Muslim Victim Asks Texas to Stop Execution of Man Who Shot Him
(CNS) A Muslim man who was shot in the eye by a man whose sister died in the Sept. 11 attacks wants Texas stopped from executing the man on Wednesday. Mark Stroman is scheduled for execution for killing two other people after the 9/11 attacks; Rais Bhuiyan, a U.S. citizen, says he “wishes to seek reconciliation with Mark Stroman and to pursue full mediation with him.”
Bhuiyan sued Gov. Rick Perry and three other Texas officials in Travis County Court, claiming Texas is violating his right to mediation and reconciliation with his attacker, who shot two other people to death in separate attacks.
Bhuiyan, a U.S. citizen whose family is from Bangladesh, says he “feels this way because his parents raised him with the religious principle that he is best who can forgive easily. He believes, as a Muslim, that human life is precious and that no one has the right to take another’s life.”
Mark Stroman shot Bhuiyan in the eye in September 2001 as Bhuiyan worked at a Dallas convenience store.
“Mr. Stroman shot three people in three different incidents in the wake of his sister’s death in the World Trade Center attacks. He is currently scheduled to be executed on July 20, 2011 for capital murder,” according to the complaint. “Plaintiff wishes to seek reconciliation with Mark Stroman, and to pursue full mediation with him.”
Bhuiyan says he seeks legal relief because he “also seeks solace for the widows and children of murder victims Vasudev Patel and Waqar Hasan, who are also victims in this tragedy, and who support plaintiff in his efforts to seek reconciliation.
The complaint continues: “Plaintiff is strongly motivated by his religious beliefs. Forgiveness is a long standing mechanism within many faiths, Islam being one of them, towards the healing of the soul. As a Muslim, plaintiff is of the belief that when he forgives or promotes mercy for his attacker, the government should no longer have a duty or a right to exact the ultimate punishment upon Mr. Stroman.”
Bhuiyan says no Texas official informed him of his right to pursue mediation with Stroman. He says he called the Texas Department of Criminal Justice after “Stroman wrote to the TDCJ authorities asking for the opportunity to meet with plaintiff and initiate mediation as soon as plaintiff’s comments in the media suggested to him that plaintiff might be open to it.”
Bhuiyan says he “made a specific request” on June 29 to appear before the Texas Board of Pardons and Paroles, and ask the board set the matter for a hearing at which he could state his case.
But “Defendants have made no response to any of his requests as the time ticks towards Mark Stroman’s execution date,” Bhuiyan says.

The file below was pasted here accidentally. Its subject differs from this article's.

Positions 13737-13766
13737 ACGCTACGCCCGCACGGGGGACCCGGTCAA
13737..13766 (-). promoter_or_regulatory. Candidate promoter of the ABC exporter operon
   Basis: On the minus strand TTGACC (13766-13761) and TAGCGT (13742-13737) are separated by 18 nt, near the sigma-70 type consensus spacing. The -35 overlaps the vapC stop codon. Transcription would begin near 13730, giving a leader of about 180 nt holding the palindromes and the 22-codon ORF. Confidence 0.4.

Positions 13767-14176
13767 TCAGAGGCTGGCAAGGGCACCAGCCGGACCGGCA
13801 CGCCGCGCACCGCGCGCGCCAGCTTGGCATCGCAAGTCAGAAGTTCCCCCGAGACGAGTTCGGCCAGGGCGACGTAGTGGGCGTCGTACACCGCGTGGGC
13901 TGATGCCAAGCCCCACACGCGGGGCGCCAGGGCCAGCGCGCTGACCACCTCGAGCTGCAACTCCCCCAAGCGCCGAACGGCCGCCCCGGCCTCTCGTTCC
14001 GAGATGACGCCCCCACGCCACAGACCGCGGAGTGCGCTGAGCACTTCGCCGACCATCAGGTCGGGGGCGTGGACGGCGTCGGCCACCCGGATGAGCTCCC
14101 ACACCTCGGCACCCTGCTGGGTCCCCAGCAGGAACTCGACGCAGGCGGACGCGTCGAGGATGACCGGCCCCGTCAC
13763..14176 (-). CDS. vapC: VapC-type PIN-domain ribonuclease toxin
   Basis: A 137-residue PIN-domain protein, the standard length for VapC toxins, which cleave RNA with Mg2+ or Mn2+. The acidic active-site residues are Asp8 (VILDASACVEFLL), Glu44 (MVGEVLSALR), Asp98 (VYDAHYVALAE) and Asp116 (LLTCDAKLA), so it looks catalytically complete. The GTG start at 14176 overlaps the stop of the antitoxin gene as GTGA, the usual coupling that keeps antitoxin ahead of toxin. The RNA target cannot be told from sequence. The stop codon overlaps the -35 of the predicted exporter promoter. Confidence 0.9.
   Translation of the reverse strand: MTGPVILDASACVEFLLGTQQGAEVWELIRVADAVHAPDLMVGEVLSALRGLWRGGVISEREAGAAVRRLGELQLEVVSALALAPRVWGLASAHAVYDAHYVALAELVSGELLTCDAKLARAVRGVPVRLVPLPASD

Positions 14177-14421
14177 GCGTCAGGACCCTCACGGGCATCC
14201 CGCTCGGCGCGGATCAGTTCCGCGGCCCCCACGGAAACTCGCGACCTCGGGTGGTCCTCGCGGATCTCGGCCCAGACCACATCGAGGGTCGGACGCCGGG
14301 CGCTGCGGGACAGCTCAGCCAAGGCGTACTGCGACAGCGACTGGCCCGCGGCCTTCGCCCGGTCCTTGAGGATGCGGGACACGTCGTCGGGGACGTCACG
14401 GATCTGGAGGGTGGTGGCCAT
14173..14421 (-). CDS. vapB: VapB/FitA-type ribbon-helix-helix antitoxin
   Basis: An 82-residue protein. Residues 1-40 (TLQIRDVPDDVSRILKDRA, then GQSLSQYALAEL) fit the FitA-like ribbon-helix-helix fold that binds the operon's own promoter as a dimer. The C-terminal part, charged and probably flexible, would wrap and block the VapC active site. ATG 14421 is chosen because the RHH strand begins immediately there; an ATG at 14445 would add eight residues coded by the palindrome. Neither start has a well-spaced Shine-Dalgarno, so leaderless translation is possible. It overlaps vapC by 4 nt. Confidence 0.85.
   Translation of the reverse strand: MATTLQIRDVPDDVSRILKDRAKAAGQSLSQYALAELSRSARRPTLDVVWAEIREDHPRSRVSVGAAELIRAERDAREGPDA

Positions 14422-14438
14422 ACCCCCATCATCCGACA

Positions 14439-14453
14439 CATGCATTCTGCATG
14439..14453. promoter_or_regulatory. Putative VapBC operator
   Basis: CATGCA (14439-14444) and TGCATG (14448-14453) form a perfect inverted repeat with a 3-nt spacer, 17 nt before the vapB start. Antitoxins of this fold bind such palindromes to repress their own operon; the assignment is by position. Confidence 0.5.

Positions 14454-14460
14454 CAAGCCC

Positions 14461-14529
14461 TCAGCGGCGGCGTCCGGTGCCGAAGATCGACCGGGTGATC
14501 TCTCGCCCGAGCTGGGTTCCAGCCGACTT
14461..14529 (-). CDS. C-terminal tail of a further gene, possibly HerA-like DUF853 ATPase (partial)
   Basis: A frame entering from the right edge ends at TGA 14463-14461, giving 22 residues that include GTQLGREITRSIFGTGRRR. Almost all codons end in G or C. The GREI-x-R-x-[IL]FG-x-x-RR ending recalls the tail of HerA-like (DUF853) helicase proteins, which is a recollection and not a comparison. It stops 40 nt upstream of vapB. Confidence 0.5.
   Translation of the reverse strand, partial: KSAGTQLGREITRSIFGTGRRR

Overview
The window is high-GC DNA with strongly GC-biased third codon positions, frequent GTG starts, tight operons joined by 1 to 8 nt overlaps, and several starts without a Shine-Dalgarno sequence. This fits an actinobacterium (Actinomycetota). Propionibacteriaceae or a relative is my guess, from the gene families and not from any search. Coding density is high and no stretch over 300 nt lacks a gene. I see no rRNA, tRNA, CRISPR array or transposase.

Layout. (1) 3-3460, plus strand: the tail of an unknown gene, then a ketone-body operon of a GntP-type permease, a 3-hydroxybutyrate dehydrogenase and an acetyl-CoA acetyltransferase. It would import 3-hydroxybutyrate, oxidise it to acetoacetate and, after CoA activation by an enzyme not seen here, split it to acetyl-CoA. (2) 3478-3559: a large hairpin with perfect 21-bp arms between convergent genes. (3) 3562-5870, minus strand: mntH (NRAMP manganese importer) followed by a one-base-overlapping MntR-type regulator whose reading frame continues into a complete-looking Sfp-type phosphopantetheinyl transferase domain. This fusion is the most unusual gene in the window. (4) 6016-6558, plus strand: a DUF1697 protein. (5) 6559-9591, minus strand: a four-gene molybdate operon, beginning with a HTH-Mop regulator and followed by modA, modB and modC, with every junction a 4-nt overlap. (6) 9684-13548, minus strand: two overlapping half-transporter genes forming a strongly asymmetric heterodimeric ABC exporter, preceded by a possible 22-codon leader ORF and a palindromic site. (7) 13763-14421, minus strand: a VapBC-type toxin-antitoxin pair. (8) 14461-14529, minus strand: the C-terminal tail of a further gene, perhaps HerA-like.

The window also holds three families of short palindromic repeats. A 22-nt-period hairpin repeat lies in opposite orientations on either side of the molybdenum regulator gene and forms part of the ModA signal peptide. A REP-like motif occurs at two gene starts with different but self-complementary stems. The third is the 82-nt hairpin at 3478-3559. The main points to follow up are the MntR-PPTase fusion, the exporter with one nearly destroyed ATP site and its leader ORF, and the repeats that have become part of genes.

The Texas Department of Criminal Justice has a “victim-offender mediation” program, but Death Row inmates are excluded from the process, Bhuiyan says. He says the exclusion is illegal.
“The TDCJ has established a rule that violent prisoners can only engage in mediation with the victim after their legal challenges to their conviction and sentences are concluded,” the complaint states. “This means in effect that capital defendants and their victims (or the families of the deceased victims) – the instances where reconciliation would bear the greatest benefits – can effectively not benefit from the rights under the law.
“While in theory a victim could go through their office’s victim-offender mediation/dialogue program to meet with Mark Stroman, plaintiff knows of no occasion when this has been done with Death Row inmates, however, because the TDCJ policy is not to allow victim-offender mediation/dialogue so long as the offender’s case is on appeal, and Death Row offenders’ cases are always on appeal.
“In addition to the offender, both the offender’s attorney and the AG would have to consent to the dialogue. Even if plaintiff, Mark Stroman, and Mr. Stroman’s attorney all consented, the Attorney General can block the process without giving public reasons.” (Parentheses in complaint.)
Bhuyian says the defendants “have made it impossible for essentially one class of victims to benefit from mediation – those whose firm religious beliefs prompt them to seek mediation and reconciliation in capital cases where the defendants want to execute the prisoner.”
He adds that he “understands to a certain extent where Mark Stroman obtained the racist beliefs that partially drove him in 2001 – now that he has seen evidence of Mark Stroman’s terrible childhood and background. Plaintiff understands that Mark Stroman has, to a certain extent, been able to rehabilitate himself even while on Death Row. Plaintiff is glad that this has been the case. However, plaintiff understands that Mark Stroman has a long way to go before he will properly understand the reasons why he acted the way he did, and fully comprehend the tragedy of the racial beliefs that he inherited from his stepfather.
Plaintiff’s own ability to reach a cathartic point in his own recovery depends very much on his being able to make full efforts to help Mark Stroman to reach his full potential, and to overcome the very negative lessons that he was taught as a child.”
In addition to suing the governor, Bhuyian sued Texas Department of Criminal Justice Executive Director Brad Livingston, TDCJ Victim Services Division Director Angie McCown, and Board of Pardons and Paroles member Rissie Owens.
He claims the defendants violated his state and federal constitutional rights, and discriminated against him on the basis of his religion, in not responding to his request for mediation with Stroman.
Bhuyian is represented by Khurrum Wahid of Margate, Fla.